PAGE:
Friday, January 8, 2010

Cell Phones May Improve Memory and Reduce Alzheimer’s

Tests suggested that exposure to radiation from the devices had a beneficial effect on the mind and could even reverse the effects of Alzheimer’s.

The surprise findings contradict some previous studies that have suggested mobiles can cause Alzheimer’s and brain cancer.
But Professor Gary Arendash, of South Florida University, and colleagues say long-term mobile use improves the function of the organ instead of causing any damage following their study of mice.
Prof Arendash said: “It surprised us to find that cellphone exposure, begun in early adulthood, protects the memory of mice otherwise destined to develop Alzheimer’s symptoms.
“It was even more astonishing that the electromagnetic waves generated by cell phones actually reversed memory impairment in old Alzheimer’s mice.”

They showed that exposing old mice with Alzheimer’s to electromagnetic waves generated by mobiles seem to erase brain deposits of a harmful protein called beta-amyloid that silt up the workings of the mind.
The study published in the Journal of Alzheimer’s Disease involved 96 mice – some of which were genetically altered to develop memory problems mimicking Alzheimer’s as they aged.
Both the normal rodents and those with Alzheimer’s were exposed to the electromagnetic field generated by standard mobiles use for two one-hour periods each day for seven to nine months.
This was done by arranging their cages around a centrally-located antenna emitting electromagnetic waves typically emitted by a mobile phone pressed up against a human head.
If the exposure was started when the genetically-programmed mice were young adults – before signs of memory impairment were apparent – their cognitive ability was protected.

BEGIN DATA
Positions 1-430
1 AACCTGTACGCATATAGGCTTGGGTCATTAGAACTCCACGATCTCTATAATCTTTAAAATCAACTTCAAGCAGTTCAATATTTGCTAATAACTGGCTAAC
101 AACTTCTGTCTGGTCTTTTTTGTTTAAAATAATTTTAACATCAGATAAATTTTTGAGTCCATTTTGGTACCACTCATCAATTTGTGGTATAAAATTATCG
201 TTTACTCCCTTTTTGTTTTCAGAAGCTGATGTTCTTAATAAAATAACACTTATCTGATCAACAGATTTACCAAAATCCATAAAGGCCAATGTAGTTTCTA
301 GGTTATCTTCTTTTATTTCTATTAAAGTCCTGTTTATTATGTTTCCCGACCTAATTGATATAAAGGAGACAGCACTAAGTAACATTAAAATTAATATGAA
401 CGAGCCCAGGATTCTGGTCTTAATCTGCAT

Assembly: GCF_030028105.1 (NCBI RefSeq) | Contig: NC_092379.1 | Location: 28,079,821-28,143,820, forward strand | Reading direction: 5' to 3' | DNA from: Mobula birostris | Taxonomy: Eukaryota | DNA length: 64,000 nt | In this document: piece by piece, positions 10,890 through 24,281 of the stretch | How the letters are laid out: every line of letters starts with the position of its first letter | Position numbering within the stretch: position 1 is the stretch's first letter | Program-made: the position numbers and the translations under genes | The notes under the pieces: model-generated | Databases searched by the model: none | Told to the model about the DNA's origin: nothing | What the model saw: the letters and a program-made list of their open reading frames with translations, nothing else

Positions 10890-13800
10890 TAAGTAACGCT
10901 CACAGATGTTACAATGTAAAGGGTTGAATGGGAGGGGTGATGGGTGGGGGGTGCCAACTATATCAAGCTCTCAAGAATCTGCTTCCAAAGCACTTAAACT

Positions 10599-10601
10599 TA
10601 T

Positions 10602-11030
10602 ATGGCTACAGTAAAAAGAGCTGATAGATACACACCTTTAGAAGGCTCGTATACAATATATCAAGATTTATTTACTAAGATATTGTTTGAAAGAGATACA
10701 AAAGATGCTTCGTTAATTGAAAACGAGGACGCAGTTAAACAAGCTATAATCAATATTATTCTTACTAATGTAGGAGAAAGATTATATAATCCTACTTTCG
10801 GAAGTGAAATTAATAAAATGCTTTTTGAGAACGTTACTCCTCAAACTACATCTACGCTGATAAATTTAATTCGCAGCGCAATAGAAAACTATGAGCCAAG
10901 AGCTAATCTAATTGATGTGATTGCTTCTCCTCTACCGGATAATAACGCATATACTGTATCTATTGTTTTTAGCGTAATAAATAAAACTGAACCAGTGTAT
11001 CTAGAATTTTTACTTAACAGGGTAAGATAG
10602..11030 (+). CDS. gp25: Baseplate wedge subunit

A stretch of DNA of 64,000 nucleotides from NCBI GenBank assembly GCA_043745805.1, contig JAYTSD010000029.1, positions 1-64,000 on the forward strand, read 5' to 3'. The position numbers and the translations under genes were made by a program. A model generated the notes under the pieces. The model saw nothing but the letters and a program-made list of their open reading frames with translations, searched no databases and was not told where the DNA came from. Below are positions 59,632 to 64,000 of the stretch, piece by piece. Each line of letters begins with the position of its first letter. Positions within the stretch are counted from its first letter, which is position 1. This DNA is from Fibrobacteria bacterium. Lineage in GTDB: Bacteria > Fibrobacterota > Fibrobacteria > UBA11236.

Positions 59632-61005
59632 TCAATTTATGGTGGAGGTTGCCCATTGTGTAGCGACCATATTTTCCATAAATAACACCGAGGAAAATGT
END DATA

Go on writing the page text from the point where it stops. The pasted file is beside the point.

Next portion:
The Alzheimer’s mice performed as well on tests measuring memory and thinking skills such as negotiating a maze as aged mice without dementia.
If older Alzheimer’s mice already exhibiting memory problems were exposed to the electromagnetic waves their memory impairment disappeared.
Months of exposure even boosted the memories of normal mice to above-normal levels.
But the memory benefits of exposure took months to show up – suggesting a similar effect in humans would take years of usage.
Human skulls are also much thicker than mice and this could prevent the waves from impregnating the brain.
However Prof Arendash said: “Since we selected electromagnetic parameters that were identical to human cell phone use and tested mice in a task closely analogous to a human memory test, we believe our findings could have considerable relevance to humans.”
Rebecca Wood, Chief Executive of the Alzheimer’s Research Trust, said more research was needed to see if it would be effective on humans.
“This research has been carried out in mice that mimic some of the symptoms of Alzheimer’s in people, so we don’t know if any similar effects will be seen in humans,” she said.
“Although the researchers hope their findings will translate to people, much more research is needed to find out if there could be any beneficial effects of long-term exposure to electromagnetism, and to guarantee its safety.
“We don’t recommend spending 24 hours a day on a mobile phone – we don’t know the long-term effects, and bills could go through the roof. ”

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